It ruled that presidents are not above the law except when they are. Justice hangs in the balance of whether their actions were official or not. If they were exercising their constitutional authority, they are unaccountable; when they are in John Q. Public mode, they are answerable like the rest of us.

How fatuous is that? 

Every presidential sip of coffee is an assertion of the authority of the executive branch. A president never stops being president, even when wiping, until leaving office. When soldiers are off duty, they are still subjected to codes of conduct. Every calculation and determination related to any aspect of their existence is colored and modified in some way by a president’s unique role.

There’s no separating outward behavior, internal ruminations and direct orders.

Associate Justices Sonia Sotomayor, Elena Kagan and Ketanji Brown Jackson dissented from the majority ruling that presidents have immunity when wrapped in officialdom. Sotomayor said that the ruling makes the president a “king above the law” and Jackson called it a “five alarm fire.” 

The logic of the majority is refutable but not entirely unreasonable. They cite the danger of “politically motivated prosecutions” against presidents who might be inhibited from taking decisive actions. We should be honest with ourselves and admit that retaliation has become a bipartisan strategy in the traumatic lurch and mortal combat of power-grabbing.

Apart from the Supreme Court ruling, the fact is that presidents have far too much power anyway. Whether that power is constitutional or not doesn’t matter much, because it is unchecked and taken for granted. Executives orders can be far-reaching, catastrophic and irreversible and their wanton use is a monstrous blight on our system.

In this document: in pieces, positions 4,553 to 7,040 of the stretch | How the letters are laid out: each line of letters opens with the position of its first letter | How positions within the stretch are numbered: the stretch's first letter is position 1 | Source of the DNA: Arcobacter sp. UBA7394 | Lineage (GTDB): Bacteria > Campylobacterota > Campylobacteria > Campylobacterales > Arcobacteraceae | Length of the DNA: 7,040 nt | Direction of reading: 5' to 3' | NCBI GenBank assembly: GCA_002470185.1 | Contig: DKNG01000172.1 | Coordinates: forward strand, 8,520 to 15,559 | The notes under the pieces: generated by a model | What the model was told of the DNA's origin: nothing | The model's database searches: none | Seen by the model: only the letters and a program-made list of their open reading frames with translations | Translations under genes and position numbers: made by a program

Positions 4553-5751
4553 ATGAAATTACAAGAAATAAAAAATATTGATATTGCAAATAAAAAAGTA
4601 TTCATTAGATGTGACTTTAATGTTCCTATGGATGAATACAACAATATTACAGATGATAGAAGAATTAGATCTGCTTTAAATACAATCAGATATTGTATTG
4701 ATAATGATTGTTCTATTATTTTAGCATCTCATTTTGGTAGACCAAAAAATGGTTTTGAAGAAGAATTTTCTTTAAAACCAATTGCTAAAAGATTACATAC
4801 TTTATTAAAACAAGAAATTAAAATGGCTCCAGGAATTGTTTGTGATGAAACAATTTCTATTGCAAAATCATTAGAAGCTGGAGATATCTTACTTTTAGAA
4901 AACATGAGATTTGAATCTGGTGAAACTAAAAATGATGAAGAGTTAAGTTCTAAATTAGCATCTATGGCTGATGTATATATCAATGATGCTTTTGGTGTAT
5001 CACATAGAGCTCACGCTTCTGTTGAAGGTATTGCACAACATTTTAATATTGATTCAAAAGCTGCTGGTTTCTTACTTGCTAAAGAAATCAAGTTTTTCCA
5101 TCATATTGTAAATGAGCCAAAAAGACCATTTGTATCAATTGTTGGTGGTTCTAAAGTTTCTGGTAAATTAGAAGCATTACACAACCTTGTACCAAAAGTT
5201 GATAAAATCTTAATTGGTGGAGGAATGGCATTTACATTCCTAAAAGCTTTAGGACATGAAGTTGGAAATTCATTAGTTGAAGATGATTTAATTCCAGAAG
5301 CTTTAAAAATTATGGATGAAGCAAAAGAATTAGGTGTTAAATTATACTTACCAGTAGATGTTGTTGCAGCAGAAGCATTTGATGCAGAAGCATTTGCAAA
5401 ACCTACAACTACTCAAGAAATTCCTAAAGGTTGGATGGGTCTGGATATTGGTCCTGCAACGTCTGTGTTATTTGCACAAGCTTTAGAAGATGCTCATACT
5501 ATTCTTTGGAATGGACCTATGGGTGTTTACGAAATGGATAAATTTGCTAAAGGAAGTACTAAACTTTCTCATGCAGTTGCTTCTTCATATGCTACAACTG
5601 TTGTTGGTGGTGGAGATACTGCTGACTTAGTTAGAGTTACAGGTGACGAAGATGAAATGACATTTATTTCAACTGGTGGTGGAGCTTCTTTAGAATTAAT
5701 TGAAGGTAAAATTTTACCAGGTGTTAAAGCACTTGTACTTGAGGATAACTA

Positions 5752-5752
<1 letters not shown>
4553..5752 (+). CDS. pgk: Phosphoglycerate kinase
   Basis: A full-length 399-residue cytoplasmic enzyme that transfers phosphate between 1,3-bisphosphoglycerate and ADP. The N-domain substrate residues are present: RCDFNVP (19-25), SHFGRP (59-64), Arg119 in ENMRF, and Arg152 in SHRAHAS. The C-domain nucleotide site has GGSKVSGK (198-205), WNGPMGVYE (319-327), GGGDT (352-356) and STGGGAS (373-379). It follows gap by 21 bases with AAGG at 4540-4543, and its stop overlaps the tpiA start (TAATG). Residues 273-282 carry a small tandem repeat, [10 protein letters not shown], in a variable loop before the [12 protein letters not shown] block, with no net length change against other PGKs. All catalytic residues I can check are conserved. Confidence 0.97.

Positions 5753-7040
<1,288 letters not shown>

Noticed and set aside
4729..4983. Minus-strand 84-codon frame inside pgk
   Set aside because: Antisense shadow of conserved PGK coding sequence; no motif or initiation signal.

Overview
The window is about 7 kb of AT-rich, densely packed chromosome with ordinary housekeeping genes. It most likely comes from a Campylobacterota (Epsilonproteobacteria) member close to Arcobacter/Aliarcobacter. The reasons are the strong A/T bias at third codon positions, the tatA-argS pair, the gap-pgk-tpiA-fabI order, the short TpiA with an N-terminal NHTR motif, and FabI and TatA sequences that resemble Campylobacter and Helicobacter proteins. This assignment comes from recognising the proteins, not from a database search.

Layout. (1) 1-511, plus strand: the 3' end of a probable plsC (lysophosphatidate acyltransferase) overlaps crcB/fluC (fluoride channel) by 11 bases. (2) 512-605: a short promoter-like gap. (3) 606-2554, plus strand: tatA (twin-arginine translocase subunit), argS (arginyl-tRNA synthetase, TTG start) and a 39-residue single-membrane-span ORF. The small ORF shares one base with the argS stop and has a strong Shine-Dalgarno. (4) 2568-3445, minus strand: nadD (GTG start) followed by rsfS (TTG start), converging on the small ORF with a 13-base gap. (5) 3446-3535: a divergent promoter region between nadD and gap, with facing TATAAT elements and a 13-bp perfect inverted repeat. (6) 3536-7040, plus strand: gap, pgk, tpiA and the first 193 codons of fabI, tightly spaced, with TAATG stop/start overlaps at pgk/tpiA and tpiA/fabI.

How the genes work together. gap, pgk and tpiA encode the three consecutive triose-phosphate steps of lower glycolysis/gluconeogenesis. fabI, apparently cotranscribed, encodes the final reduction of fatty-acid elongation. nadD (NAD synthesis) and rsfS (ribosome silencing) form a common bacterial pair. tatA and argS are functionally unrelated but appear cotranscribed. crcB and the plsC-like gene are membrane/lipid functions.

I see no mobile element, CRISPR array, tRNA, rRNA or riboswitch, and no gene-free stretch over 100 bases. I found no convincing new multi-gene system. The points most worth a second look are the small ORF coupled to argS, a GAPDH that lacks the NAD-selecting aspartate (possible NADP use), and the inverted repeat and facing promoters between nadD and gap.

The Supreme Court also, in effect, ruled that homeless people are criminals if they are incapable of making themselves invisible. They determined it is not “cruel and unusual punishment” for a town in Oregon to ban their “using a blanket, pillow, or cardboard box for protection from the elements” and jailing them if they persist with their insult to urban aesthetics.

The court also suspended the Environmental Protection Agency’s plans to ameliorate the hazardous smog that is drifting across state borders.

In the last week of June, the intellectual giants on the Supreme Court are almost as busy as a classroom teacher on a slow day. But in fairness, there has not been an absolute absence of cogency in their findings, whether or not we agree with them. 

There are controversies over several of their other decisions related to the balance of free speech and public safety on social media, and the overturning of the so-called Chevron doctrine, which titillated conservatives.

But bravo to the court, and everlasting gratitude from civilization itself, for making the Sackler family, the evil geniuses behind the OxyContin scandal, pay more dearly for their sins than exacted by prior cushy arrangement. And kudos as well for ruling that defendants in cases of alleged fraud brought by the Securities and Exchange Commission are entitled to a jury trial in federal court.

Although some cases were decided along predictable ideological lines, others were not and that was encouraging. One related to what may have been a crafty plot to evade a future wealth tax. Another confirmed, lacking the concurrence solely of Justice Clarence Thomas, the constitutionality of banning domestic abusers from owning guns.

The echo from these judgements, and for additional Supreme Court rulings this session, will be heard for a long time. But in these times, when the laws of nature are being second-guessed hardly less than the dictates of the Constitution, who dares speculate the longevity of an echo?